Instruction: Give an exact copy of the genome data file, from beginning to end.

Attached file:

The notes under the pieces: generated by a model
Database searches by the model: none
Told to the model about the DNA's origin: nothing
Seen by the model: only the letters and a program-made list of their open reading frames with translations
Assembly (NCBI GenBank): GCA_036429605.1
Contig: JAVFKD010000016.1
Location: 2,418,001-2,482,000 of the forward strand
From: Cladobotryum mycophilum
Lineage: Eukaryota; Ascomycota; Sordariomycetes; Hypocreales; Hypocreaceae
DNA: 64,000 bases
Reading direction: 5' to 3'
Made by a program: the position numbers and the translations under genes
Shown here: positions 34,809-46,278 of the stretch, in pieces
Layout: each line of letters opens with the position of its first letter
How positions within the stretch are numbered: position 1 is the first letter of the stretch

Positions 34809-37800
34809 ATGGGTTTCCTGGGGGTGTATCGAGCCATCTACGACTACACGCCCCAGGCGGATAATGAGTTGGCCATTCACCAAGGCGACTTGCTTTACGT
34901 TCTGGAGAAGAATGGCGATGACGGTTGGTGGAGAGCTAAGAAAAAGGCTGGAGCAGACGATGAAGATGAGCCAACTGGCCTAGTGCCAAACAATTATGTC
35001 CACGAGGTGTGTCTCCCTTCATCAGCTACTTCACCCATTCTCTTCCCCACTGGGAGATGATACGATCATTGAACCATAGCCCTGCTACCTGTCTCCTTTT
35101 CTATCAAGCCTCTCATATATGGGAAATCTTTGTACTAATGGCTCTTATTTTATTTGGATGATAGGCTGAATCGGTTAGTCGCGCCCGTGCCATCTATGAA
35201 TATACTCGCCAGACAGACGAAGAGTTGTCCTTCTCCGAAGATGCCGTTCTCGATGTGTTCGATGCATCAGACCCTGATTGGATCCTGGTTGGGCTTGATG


The notes under the pieces: generated by a model
Database searches by the model: none
Told to the model about the DNA's origin: nothing
Seen by the model: only the letters and a program-made list of their open reading frames with translations
Assembly (NCBI GenBank): GCA_036429605.1
Contig: JAVFKD010000016.1
Location: 2,418,001-2,482,000 of the forward strand
From: Cladobotryum mycophilum
Lineage: Eukaryota; Ascomycota; Sordariomycetes; Hypocreales; Hypocreaceae
DNA: 64,000 bases
Reading direction: 5' to 3'
Made by a program: the position numbers and the translations under genes
Shown here: positions 34,809-46,278 of the stretch, in pieces
Layout: each line of letters opens with the position of its first letter
How positions within the stretch are numbered: position 1 is the first letter of the stretch

Positions 34809-37800
34809 ATGGGTTTCCTGGGGGTGTATCGAGCCATCTACGACTACACGCCCCAGGCGGATAATGAGTTGGCCATTCACCAAGGCGACTTGCTTTACGT
34901 TCTGGAGAAGAATGGCGATGACGGTTGGTGGAGAGCTAAGAAAAAGGCTGGAGCAGACGATGAAGATGAGCCAACTGGCCTAGTGCCAAACAATTATGTC
35001 CACGAGGTGTGTCTCCCTTCATCAGCTACTTCACCCATTCTCTTCCCCACTGGGAGATGATACGATCATTGAACCATAGCCCTGCTACCTGTCTCCTTTT
35101 CTATCAAGCCTCTCATATATGGGAAATCTTTGTACTAATGGCTCTTATTTTATTTGGATGATAGGCTGAATCGGTTAGTCGCGCCCGTGCCATCTATGAA
35201 TATACTCGCCAGACAGACGAAGAGTTGTCCTTCTCCGAAGATGCCGTTCTCGATGTGTTCGATGCATCAGACCCTGATTGGATCCTGGTTGGGCTTGATG